Una chorretada difícil de comprender / Lorenzo García Vega

A Hard To Understand Squirt

If you don’t know about the crocodile that circles me, it’ll be hard to understand what I’m about to say here.
     What I saw, very white, and later, having heard someone say, to someone else, that it was enough, the presence of a maharaja for a pain in his neck to disappear.
     Nothing, a pretty yellow bird, but someone else said that just by using the Manager (sic), or a black pebble, “the cover of the mountain” would come crashing down. There’s a knife that opens without opening, the other one ended up saying.
     A little bit of death won’t hurt. He went to a little box of chocolates. Someone tossed it, and it landed in the patio of a jail, full of starving prisoners.
     The nuns of the Sacred Heart send me the Mater Pages every month, but I’m barely able to buy the shoes I wanted in the fur shop where I’d been. You see, I was listening to the absurd allegations of some clients, cowardly and combative.
     My grandfather was in the habit of making his own cigars —they were cigars with yellow paper—. But now someone the Argentines call a “boludo.” This “boludo” escaped the very moment —smoke-filled night— I began to think of him.
     It was five in the morning. It had been a while since I’d left the Publix where I worked as a bag boy. Twenty-five decrepit old ladies, dressed up as little girls were at the Home. The horror! So then I started to think about how, in the Publix, they owed me two weeks of sand. What did this mean?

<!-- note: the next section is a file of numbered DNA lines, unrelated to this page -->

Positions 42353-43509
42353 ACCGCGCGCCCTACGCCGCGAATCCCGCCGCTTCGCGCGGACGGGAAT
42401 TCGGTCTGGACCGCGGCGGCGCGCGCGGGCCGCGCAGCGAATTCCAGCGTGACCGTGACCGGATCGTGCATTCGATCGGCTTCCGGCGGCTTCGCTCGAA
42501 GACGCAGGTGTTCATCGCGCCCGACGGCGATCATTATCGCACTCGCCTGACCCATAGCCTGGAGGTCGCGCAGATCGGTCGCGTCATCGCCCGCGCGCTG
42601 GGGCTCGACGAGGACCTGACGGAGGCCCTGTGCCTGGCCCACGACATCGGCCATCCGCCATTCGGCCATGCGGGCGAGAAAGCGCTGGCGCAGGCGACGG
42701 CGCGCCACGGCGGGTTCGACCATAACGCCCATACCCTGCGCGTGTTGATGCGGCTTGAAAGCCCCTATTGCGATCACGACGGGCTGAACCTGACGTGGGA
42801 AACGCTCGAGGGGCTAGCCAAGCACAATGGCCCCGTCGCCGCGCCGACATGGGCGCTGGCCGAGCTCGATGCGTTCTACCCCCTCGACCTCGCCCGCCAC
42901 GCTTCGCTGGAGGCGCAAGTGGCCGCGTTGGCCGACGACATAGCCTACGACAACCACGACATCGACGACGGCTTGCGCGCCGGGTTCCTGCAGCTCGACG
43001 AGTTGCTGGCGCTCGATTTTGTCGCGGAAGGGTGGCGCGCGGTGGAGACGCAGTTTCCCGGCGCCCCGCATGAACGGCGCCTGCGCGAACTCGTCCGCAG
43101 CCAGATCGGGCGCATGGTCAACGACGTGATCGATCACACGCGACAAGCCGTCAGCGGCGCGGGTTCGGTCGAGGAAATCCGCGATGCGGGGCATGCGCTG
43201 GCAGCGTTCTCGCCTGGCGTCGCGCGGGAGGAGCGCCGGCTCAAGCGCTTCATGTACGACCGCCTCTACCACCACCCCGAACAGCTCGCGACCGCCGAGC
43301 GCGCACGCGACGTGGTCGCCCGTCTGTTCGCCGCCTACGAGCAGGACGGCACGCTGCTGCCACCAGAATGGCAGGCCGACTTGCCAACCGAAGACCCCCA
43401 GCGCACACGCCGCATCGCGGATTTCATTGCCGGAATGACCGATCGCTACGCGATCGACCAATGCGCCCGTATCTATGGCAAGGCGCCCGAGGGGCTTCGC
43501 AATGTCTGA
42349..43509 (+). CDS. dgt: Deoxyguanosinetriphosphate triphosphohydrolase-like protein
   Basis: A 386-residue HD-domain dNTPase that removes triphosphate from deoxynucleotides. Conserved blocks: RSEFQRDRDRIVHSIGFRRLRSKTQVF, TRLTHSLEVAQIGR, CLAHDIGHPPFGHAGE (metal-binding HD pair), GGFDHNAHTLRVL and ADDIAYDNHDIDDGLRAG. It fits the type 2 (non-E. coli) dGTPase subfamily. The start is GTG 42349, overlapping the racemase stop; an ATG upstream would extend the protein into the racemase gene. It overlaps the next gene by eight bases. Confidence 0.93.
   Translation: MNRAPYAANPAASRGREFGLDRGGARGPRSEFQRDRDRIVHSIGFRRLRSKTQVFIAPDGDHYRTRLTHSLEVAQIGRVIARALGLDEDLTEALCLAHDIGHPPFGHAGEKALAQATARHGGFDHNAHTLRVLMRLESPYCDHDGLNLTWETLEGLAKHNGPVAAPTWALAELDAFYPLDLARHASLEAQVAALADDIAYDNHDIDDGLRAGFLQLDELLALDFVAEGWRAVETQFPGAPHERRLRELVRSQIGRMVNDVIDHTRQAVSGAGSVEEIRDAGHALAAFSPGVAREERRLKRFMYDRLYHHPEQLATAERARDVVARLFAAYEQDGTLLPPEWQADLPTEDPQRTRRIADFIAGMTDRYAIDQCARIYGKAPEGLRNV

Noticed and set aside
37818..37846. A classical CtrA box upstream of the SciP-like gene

The deserted sidewalk. The undead man staring right at me. Raining which is a happiness. I’m gonna go out with the painter Baruj Salinas, but before that someone dictates how I should paint. Afterwards, I hear about something more or less like this: someone, who’s left for Oregon, leaves the toilet seat cover for his grandma.
     The devil whispering to me on the little cart I drove, when I was a bag boy at Publix. Where will I take him? I ask myself if that little cart might actually be inside me.
     What was the painting I set out to make, when I thought I could be a painter? I discover myself insisting. Romans? The opposition to a matrimony?
     It seems like an argument. A wedding should not take place.
     There’s a tenuous pinkness, in all of this.
     And I can finish by saying that the son of the heroine —a barber, as far as I can tell— is happy when he learns that she’s the only one who’ll escape. But how many colors does it take to say this?
     I don’t even find out how sad I am.

{ Lorenzo García Vega, Erogando trizas donde gotas de lo vario pinto, Madrid: Ediciones La Palma, 2011 }

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